• Feelings of anger or frustration with the person with Alzheimer’s and with caregiving tasks
  • Withdrawal from social activities, friends, family, and the person you care for

Throughout the process of grieving and mourning, guilt is often the most prevalent feelings for caregivers. Guilt can be related to:

  • Thinking you could have done something differently
  • Being able to enjoy life while your loved one may not
  • Feelings that you have failed, especially if your loved has been placed in a nursing home
  • Negative thoughts about the person with the disease — wishing that his or her suffering would come to an end
  • Conflicts with family members because they are uninvolved or critical of the care that’s being provided

In many cases, feelings of guilt are linked to unrealistic expectations. To cope with the grieving process, try taking the following action steps:

  • Confront your feelings
  • Accept guilt as a normal part of loss and grief
  • Find ways to forgive yourself
  • Share your feelings with a friend, support group, therapist, or spiritual leader
  • Learn to feel comfortable accepting and celebrating good things in your life

For more help, see 6 Ways for Caregivers to Manage Feelings of Guilt.

If grieving is so prolonged or severe that your physical and mental well-being are at risk, seek help from your physician. There are ways that you can begin to cope with grief, including:

  • Returning to some aspects of your daily routine
  • Allowing time for physical exercise, play, and rest
  • Trying to find humor — even in difficult situations
  • Bringing balance to your life by doing things that you enjoy
  • Preparing for what the future may entail

Talking to Children and Teens About Alzheimer’s

Alzheimer’s disease has a large impact on family life. It is important to take the time to talk with the children and teens in your family so they understand what is happening to the person with Alzheimer’s.

The degree to which children and teens are affected by the disease depends on who has the disease — a parent or grandparent, relative, or friend. Other factors include how close the child or teen is to the person and where the person lives (in the same home, assisted living or nursing home, out-of-state, in close proximity).

Feelings and Reactions

Children and teens may feel:

  • Sad about changes in a loved one’s personality and behavior
  • Confused or afraid about why the person behaves differently
  • Worried that the disease is contagious and that they will get it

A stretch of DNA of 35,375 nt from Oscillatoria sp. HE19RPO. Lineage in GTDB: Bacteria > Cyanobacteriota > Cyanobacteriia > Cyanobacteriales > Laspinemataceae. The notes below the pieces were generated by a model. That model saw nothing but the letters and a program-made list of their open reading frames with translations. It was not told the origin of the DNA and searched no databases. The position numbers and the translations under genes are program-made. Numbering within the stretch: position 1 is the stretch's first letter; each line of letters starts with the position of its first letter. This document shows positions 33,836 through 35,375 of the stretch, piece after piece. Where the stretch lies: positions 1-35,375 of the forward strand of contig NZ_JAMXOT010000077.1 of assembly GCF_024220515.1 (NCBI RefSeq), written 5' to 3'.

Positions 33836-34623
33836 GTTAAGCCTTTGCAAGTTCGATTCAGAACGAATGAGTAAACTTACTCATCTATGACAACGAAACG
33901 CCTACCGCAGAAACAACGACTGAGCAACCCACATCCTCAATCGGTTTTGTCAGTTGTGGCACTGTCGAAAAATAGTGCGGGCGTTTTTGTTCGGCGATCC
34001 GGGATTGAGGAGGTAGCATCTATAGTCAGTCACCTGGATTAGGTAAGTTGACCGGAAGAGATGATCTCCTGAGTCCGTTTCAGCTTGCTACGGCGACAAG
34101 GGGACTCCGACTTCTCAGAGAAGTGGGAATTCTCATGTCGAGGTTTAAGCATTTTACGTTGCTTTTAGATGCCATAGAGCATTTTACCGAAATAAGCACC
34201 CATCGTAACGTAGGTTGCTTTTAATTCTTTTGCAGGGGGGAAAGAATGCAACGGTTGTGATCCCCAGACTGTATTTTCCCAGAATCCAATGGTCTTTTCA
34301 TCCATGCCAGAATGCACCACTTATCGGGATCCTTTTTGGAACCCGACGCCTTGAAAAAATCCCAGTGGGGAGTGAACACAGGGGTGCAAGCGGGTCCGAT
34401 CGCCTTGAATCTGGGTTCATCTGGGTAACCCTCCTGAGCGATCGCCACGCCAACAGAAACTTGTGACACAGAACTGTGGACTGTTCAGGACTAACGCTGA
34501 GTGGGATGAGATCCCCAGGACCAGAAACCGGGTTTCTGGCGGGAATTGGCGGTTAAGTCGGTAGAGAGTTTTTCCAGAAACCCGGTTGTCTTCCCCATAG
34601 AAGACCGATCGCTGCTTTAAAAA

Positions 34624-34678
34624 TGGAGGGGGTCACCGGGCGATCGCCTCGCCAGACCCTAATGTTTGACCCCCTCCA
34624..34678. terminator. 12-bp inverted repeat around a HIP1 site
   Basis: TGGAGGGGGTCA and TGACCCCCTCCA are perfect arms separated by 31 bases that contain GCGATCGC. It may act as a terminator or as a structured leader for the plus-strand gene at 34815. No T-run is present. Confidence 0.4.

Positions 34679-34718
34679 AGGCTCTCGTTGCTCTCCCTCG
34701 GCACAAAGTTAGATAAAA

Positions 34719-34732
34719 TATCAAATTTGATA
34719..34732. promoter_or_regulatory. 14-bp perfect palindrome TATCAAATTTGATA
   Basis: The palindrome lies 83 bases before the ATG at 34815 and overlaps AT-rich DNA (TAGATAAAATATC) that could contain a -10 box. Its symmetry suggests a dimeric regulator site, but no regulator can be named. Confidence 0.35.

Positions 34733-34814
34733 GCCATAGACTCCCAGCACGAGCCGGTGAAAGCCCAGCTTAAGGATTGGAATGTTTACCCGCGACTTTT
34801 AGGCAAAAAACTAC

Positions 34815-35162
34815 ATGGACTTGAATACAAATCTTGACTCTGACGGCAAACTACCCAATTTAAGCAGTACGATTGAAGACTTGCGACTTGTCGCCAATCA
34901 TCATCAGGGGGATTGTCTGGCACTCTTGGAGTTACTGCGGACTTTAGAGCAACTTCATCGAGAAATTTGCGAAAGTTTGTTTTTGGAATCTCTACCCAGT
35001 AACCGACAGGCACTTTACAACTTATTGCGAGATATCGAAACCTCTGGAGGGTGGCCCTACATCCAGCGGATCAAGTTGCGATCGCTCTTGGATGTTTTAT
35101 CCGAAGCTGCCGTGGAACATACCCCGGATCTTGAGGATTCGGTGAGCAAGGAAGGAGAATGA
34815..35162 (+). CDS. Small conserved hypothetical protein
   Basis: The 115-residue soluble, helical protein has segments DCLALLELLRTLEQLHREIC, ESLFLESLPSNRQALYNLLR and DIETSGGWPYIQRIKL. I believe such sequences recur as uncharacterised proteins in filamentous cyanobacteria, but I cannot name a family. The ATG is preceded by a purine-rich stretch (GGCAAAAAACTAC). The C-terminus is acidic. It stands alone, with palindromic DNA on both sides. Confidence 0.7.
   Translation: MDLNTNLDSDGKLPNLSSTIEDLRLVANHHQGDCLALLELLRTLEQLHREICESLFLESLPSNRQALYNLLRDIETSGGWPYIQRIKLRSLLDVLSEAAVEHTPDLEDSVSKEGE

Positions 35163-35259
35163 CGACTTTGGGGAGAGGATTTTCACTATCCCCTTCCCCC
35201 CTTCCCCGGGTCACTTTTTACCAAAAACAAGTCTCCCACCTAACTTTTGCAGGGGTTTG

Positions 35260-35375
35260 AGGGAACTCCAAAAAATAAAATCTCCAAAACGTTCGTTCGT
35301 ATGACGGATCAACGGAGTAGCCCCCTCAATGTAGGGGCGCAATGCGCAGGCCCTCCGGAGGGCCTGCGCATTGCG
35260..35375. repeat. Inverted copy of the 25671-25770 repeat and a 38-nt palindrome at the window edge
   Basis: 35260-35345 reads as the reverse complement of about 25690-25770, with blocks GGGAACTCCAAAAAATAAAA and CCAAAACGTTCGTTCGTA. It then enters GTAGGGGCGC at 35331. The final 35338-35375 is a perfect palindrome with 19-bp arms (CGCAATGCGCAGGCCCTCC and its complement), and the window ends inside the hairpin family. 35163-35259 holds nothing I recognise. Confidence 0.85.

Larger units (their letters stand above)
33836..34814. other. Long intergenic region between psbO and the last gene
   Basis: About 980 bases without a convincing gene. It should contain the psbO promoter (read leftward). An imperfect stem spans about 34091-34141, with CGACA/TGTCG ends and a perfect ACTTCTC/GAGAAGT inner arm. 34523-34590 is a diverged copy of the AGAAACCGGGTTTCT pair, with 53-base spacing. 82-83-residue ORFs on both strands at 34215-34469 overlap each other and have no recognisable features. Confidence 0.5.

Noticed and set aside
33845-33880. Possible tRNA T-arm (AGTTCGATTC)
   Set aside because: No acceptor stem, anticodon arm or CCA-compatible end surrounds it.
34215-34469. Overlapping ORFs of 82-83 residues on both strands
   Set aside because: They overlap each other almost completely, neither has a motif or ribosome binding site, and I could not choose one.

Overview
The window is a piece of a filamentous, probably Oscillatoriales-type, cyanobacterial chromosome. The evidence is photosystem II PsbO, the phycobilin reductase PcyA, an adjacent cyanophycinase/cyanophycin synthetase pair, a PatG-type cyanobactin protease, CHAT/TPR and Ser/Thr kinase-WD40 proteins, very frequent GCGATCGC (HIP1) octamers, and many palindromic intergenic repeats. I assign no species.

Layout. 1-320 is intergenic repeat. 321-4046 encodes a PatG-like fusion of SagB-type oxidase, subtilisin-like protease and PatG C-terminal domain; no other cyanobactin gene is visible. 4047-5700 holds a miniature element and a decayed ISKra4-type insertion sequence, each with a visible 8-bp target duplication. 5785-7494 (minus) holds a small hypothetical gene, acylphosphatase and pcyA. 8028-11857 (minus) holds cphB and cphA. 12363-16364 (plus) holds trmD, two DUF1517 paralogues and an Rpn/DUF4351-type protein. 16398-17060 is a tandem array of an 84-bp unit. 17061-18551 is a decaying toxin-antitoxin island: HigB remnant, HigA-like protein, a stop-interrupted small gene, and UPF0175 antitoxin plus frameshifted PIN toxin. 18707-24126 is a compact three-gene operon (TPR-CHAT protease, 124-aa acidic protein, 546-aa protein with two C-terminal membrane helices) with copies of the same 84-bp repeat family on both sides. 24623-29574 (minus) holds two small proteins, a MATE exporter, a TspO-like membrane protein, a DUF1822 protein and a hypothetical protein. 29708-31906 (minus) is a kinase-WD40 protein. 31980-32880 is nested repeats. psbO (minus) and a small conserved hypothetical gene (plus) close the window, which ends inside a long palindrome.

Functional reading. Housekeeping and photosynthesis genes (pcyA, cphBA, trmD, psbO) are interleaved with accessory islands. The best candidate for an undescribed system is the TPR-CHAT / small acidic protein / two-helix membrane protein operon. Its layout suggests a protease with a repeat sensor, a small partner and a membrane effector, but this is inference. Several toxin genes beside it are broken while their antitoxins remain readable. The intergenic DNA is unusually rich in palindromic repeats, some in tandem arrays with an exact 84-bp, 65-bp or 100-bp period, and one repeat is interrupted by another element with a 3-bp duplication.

• Worried that their parents might develop the disease
  • Angry and frustrated by the need to repeat activities or questions
  • Guilty for getting angry or being short-tempered with the person
  • Jealous and resentful because of the increased amount of time and attention that is given to the person with Alzheimer’s
  • Embarrassed to have friends or other visitors to the house

Children and teens may exhibit their emotions in ways you may not easily recognize. They may:

  • Verbalize vague physical complaints, such as a stomachache or headache
  • Perform poorly in school
  • Spend more time away from home
  • Stop inviting friends to the house

Ways to help children and teens cope

  • Maintain open lines of communication
  • Offer comfort and support
  • Provide opportunities for them to express their feelings
  • Let them know their feelings are normal
  • Educate them about the disease and encourage them to ask questions
  • Respond honestly to questions

Activities that can help and be done as a family

  • Go for a walk
  • Do household chores together, such as folding laundry, raking leaves, or washing dishes
  • Listen to music, dance, or sing
  • Look at old photographs
  • Read a favorite book or newspaper
  • Develop a memory book about the person
  • Make a family tree
  • Watch a movie
  • Keep a journal together

Respite Care

Respite care provides caregivers temporary relief from the intensive demands of their daily caregiving responsibilities. Respite also strengthens caregivers to continue to provide ongoing care in the home. Respite care is mainly offered through community organizations or residential facilities. The most common respite care programs are in-home care and adult day services.

In-home services offer a range of options, including companion services, personal care, household assistance, and skilled care services to meet specific needs. In-home helpers can be employed privately, through an agency, or as part of a government program.

Adult day services provide the person with Alzheimer’s opportunities to interact with others, usually in a community center or facility. Staff lead in various activities such as music programs and support groups. Transportation and meals are often provided.